Skillet Apple Pie




  • 10 minutes to make pie dough
  • 1 hour to chill pie dough (prepare and cool apple filling at this point)
  • 10 minutes to roll out dough and assemble pie
  • 35 minutes to bake and cool pie

Essential Tools

  • Food processor for making dough
  • 12-inch ovensafe skillet (If your skillet is not ovensafe, transfer the cooked apples and cider mixture to a 13 by 9-inch baking dish, roll the dough a to 13 by 9-inch rectangle, then cut the crust and bake as instructed.)
  • Rolling pin
  • Pastry brush for applying egg wash

Substitutions & Variations

  • If you do not have apple cider, reduced apple juice may be used as a substitute; simmer 1 cup apple juice in a small saucepan over medium heat until reduced to ½ cup, about 10 minutes.
  • We like the simplicity of this filling, but other classic apple pie add-ins, such as chopped crystallized ginger or a handful of dried fruit, can be added along with the cider mixture.

Use a combination of sweet, crisp apples such as Golden Delicious and firm, tart apples such as Cortland or Empire. Serve warm or at room temperature with vanilla ice cream.


  • 1 cup (5 ounces) all-purpose flour
  • 1 tablespoon sugar
  • ½ teaspoon salt
  • 2 tablespoons vegetable shortening, chilled
  • 6 tablespoons unsalted butter, cut into ¼-inch pieces and chilled
  • 3–4 tablespoons ice water


  • ½ cup apple cider
  • ⅓ cup maple syrup
  • 2 tablespoons lemon juice
  • 2 teaspoons cornstarch
  • ⅛ teaspoon ground cinnamon (optional)
  • 2 tablespoons unsalted butter
  • 2½ pounds apples, peeled, cored, and cut into ½-inch-thick wedges
  • 1 large egg white, lightly beaten
  • 2 teaspoons sugar
  1. For the Crust : Pulse flour, sugar, and salt in food processor until combined, about 4 pulses. Add shortening and pulse until mixture resembles coarse sand, about 10 pulses. Sprinkle butter pieces over top and pulse until mixture is pale yellow and resembles coarse crumbs, with butter bits no larger than small peas, about 10 pulses. Transfer mixture to medium bowl.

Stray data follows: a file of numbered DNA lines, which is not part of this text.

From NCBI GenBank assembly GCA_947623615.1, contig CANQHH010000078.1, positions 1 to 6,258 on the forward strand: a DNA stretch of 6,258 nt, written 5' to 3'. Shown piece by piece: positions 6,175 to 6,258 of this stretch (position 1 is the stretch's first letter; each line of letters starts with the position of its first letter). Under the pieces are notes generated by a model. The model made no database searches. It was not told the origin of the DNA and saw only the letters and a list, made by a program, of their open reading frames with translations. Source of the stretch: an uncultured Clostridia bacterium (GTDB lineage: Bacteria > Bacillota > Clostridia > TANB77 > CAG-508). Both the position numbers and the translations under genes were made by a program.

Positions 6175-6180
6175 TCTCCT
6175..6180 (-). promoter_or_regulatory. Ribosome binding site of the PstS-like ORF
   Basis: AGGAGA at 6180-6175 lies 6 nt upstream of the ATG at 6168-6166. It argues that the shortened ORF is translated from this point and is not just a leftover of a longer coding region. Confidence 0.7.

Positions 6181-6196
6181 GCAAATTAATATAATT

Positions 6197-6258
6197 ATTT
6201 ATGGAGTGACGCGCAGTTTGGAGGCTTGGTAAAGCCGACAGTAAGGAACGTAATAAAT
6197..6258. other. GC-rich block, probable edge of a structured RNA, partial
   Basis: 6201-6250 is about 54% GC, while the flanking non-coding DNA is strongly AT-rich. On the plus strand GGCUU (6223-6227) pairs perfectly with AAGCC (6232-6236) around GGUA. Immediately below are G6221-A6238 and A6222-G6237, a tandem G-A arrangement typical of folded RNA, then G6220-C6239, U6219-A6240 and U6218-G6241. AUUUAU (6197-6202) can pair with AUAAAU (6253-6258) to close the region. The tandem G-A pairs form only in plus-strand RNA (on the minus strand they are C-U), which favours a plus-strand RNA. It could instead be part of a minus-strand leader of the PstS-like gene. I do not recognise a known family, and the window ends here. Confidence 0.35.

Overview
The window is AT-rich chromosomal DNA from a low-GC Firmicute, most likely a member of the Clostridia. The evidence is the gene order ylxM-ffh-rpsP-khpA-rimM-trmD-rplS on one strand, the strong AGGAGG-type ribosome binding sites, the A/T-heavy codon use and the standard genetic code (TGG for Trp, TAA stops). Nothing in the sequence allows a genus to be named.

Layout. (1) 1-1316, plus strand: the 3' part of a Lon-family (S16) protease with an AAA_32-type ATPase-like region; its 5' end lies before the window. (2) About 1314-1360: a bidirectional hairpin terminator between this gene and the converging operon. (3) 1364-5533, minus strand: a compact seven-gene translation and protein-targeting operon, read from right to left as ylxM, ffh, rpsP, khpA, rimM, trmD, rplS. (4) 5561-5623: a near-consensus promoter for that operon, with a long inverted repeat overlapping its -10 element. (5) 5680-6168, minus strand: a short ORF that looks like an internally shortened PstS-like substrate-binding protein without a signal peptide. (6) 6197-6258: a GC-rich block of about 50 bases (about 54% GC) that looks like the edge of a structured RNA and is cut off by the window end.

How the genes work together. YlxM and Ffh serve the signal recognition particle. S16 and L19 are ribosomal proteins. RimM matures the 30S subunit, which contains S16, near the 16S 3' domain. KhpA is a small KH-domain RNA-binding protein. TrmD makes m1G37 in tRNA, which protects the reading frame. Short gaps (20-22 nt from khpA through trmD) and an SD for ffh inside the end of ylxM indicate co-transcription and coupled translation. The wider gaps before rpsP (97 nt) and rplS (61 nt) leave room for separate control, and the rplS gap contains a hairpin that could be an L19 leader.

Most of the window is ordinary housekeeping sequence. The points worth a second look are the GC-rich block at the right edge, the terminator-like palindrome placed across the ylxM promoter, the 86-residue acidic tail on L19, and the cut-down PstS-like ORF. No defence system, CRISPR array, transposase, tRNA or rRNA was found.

2. Sprinkle 3 tablespoons ice water over mixture. With rubber spatula, use folding motion to mix, pressing down on dough until dough is slightly tacky and sticks together, adding up to 1 tablespoon more ice water if dough does not come together. Flatten dough into 4-inch disk, wrap in plastic wrap, and refrigerate for at least 1 hour or up to 2 days. Let sit at room temperature for 15 minutes before rolling.
  3. For the Filling: Adjust oven rack to upper-middle position and heat oven to 500 degrees. Whisk cider, maple syrup, lemon juice, cornstarch, and cinnamon, if using, together in bowl until smooth. Melt butter in 12-inch ovensafe skillet over medium-high heat. Add apples and cook, stirring 2 or 3 times, until apples begin to caramelize, about 5 minutes. (Do not fully cook apples.) Off heat, add cider mixture and gently stir until apples are well coated. Set aside to cool slightly.
  4. Roll dough out on lightly floured counter to 11-inch round. Roll dough loosely around rolling pin and unroll over apple filling. Brush dough with egg white and sprinkle with sugar. With sharp knife, gently cut dough into 6 pieces by making 1 vertical cut followed by 2 evenly spaced horizontal cuts (perpendicular to first cut). Bake until apples are tender and crust is deep golden brown, about 20 minutes, rotating skillet halfway through baking. Let cool about 15 minutes; serve warm.